From opinion pieces to personal stories from our LGBTQ+ writers, contributors and community, in our new column, we want to hear all your Queeries about life, love and health. Our goal for this new series is to tell stories through the lens of today’s Nigerian/African LGBTQ community.
October 20th is a day that can be remembered by all as extremely disempowering, disturbing and tragic to its core. Now, one year after the brutal murders, 2020 protests and disturbed efforts to come together as citizens; I reflected on how the protests affected queer people in Nigeria. In order to do justice to this topic, I reached out to four queer individuals, three of them in Nigeria and one in the diaspora. It was paramount for me to understand not only their feelings or thoughts on the protests but more importantly, how homophobia reared its ugly head during a fight for a better Nigeria.
I went out to protest at the Lekki toll gate. As a bisexual femme presenting woman, I have to be very honest in saying that I did not consider queerness when going out to protest. While perusing Instagram about two days into the nation-wide shutdown to EndSars, I saw a video of Matthew Blaise protesting with his shirt tied in crop top fashion. I felt incredibly proud but also very scared for him. I did not know if he would return home safe or be accosted during the protests. Luckily, he seemed to be surrounded by like-minded individuals. Although I never carried queer eblems or placards while protesting, it was not lost to me that the Nigerians who smiled in my faces during those days at the Toll Gate would be completely unsupportive if I displayed my queerness or made any allusions to not being heterosexual. I do not feel like we will ever get total backing from the general public because of how ‘religious’ Nigerians claim to be. This year, I wish the best for queer Nigerians who are living with the reality of being persecuted by their country and their own people.
It was very difficult for me to go out during the protests, because of where I reside and my responsibilities at home. As much as I would have liked to participate, I was unable to. However, I did hear about the amazing work being carried out by individuals like myself to shed a light on police brutality that is inflicted upon lgbtq people, especially those who are visibly ‘queer’. I remember how people laughed when they arrested (James Brown) and many other men who were suspected to be gay at a party. A lot of them had to lie and cover up for themselves. I also remember when a Twitter influencer got arrested for being suspected of being gay because he was part of a Whatsapp group where people ‘kito’ed’ gay people. As an effeminate queer man, this is one of my biggest fears. I know that the police will only further extort me if I ever report a crime against my person because of sexuality. Nigerians delight in queer-based police brutality while also denouncing these acts against the general public. I hate that we are looked upon as fair game. The frustrating aspect is that I still feel a lot of anger despite knowing some of these police brutality victims are homophobic. When I saw the police attack on random people at the Toll Gate once again this year, my heart was filled with rage. None of us deserve such brutality. My hope from here on out is that Nigerians gain better politics on homosexuality, but I am still very much in the game to EndSars and abolish police overall.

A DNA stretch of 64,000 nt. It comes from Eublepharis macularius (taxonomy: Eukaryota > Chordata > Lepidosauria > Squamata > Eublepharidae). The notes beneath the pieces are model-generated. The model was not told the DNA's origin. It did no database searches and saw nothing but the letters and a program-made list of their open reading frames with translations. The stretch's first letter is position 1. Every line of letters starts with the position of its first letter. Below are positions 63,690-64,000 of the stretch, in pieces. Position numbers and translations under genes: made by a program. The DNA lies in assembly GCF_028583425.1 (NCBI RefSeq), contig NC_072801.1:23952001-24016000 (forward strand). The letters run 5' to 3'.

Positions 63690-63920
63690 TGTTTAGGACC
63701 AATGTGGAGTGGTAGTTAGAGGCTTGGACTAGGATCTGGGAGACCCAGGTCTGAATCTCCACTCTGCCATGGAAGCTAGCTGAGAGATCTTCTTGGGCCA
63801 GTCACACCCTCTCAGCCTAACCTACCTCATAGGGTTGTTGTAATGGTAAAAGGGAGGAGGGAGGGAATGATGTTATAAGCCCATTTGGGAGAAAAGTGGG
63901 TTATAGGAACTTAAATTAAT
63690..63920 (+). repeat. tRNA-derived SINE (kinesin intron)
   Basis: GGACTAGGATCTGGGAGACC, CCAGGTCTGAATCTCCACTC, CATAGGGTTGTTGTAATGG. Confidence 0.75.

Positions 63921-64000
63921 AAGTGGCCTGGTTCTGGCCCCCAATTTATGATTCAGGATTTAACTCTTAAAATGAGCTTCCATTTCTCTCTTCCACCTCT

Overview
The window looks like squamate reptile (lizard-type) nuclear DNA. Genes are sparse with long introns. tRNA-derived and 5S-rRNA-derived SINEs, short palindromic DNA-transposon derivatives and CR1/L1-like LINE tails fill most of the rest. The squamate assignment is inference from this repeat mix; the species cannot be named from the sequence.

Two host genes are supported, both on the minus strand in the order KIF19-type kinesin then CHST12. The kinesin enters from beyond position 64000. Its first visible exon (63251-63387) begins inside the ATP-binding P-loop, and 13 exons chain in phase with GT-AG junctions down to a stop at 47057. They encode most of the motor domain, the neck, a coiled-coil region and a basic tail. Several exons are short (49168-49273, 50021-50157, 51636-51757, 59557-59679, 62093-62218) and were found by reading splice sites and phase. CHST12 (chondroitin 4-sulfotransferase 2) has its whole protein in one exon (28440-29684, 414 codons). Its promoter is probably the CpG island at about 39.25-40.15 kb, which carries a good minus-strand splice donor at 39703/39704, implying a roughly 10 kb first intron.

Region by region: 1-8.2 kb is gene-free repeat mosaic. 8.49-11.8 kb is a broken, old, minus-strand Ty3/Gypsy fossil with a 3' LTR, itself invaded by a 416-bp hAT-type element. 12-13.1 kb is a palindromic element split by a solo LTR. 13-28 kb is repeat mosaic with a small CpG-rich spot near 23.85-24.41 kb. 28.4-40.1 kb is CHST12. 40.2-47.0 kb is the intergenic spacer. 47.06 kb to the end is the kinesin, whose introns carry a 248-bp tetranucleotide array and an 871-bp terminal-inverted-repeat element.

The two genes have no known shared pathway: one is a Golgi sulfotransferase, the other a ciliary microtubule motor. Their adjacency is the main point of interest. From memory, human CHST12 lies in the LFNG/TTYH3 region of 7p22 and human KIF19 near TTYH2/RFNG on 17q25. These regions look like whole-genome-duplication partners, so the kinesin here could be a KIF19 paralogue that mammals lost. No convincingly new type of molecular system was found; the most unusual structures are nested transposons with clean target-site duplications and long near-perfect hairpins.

I was at the protests for about three days before I saw the video of Amara being chased down and attacked in Abuja because she had been carrying a queer placard and advocating for lgbtq people in Nigeria. After then, I really felt disconnected from the rest of the protestors. I donated money to a fund she was raising and then stayed home for a few days. It really hit me that even in the midst of sheer torture and turmoil, Nigerians would still find ways to uphold their bigotry. When FemCo had to delete their tweet in support of lgbtq Nigerians, that was the last straw of the year so to speak. I did not even want to engage in the protests on social media. Luckily, I worked through that anger and made myself better for it. While I do not have very much faith in Nigerians about homophobia, I am also aware that there are a lot of hindrances to holding protests overall at this point. If we one day again come together, my hope is that lgbtq people are more protected and stood up for. I remember the protests fondly, holding the fallen dear to my heart and praying that their loved ones find peace despite the governments’ direct in-admission of events.
Although I am in the diaspora, I watched at the edge of my seat in horror at the events taking place in my home country. Of course, I was powerless to do much about it. I watched a few videos of queer people being violated at the protests and that was the point in which a lot of hope died out in me.I understand why October 20th, 2020 is especially traumatizing to all, but it is really triggering to see how little lgbtq lives matter, even while struggling for the same cause and being brutalized by the same enemy. For a lot of us, the fear of never being accepted is something that we must escape from. We go away to other countries because of this. Many of us are even abandoned by our families and loved ones. This year, for me, I prioritize the safety of other queer people. While I recognize there is no guarantee of utter safety, I fear for us fighting by people, under a cause which seeks to swallow us up in different ways. I accept that I would not fault lgbtq people if they ever choose to step back from the protests. At the end of it all, we are really all we got.